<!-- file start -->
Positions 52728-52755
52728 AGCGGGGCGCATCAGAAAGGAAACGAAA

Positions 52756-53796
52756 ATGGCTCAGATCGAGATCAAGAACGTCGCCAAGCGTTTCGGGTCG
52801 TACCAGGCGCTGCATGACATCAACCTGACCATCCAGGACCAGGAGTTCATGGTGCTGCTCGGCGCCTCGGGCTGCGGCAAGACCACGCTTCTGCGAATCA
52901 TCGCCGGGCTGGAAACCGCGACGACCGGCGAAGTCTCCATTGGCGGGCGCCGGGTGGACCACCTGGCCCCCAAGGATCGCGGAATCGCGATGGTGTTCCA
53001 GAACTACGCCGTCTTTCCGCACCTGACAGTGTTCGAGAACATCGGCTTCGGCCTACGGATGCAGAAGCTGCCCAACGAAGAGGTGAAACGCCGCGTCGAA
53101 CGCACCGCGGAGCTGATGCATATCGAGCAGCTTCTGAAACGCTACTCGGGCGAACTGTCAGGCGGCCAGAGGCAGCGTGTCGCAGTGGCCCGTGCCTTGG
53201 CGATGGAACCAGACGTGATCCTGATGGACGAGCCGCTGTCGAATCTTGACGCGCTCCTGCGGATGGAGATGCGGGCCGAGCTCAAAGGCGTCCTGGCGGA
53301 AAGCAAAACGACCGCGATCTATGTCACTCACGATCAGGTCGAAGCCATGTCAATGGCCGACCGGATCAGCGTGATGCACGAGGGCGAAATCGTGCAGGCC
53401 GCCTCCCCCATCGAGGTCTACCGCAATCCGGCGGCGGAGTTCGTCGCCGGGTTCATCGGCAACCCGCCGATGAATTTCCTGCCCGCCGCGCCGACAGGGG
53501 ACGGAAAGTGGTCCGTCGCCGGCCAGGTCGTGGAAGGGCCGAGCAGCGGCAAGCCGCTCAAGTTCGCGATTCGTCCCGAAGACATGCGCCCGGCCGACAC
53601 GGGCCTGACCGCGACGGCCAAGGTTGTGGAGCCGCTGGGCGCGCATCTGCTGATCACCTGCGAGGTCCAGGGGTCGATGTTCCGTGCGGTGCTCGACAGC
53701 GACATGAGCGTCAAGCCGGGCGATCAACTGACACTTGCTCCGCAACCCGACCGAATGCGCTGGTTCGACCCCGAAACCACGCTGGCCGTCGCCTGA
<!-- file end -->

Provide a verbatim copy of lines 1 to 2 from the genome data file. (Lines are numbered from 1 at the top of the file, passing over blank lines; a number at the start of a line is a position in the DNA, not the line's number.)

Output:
Positions 52728-52755
52728 AGCGGGGCGCATCAGAAAGGAAACGAAA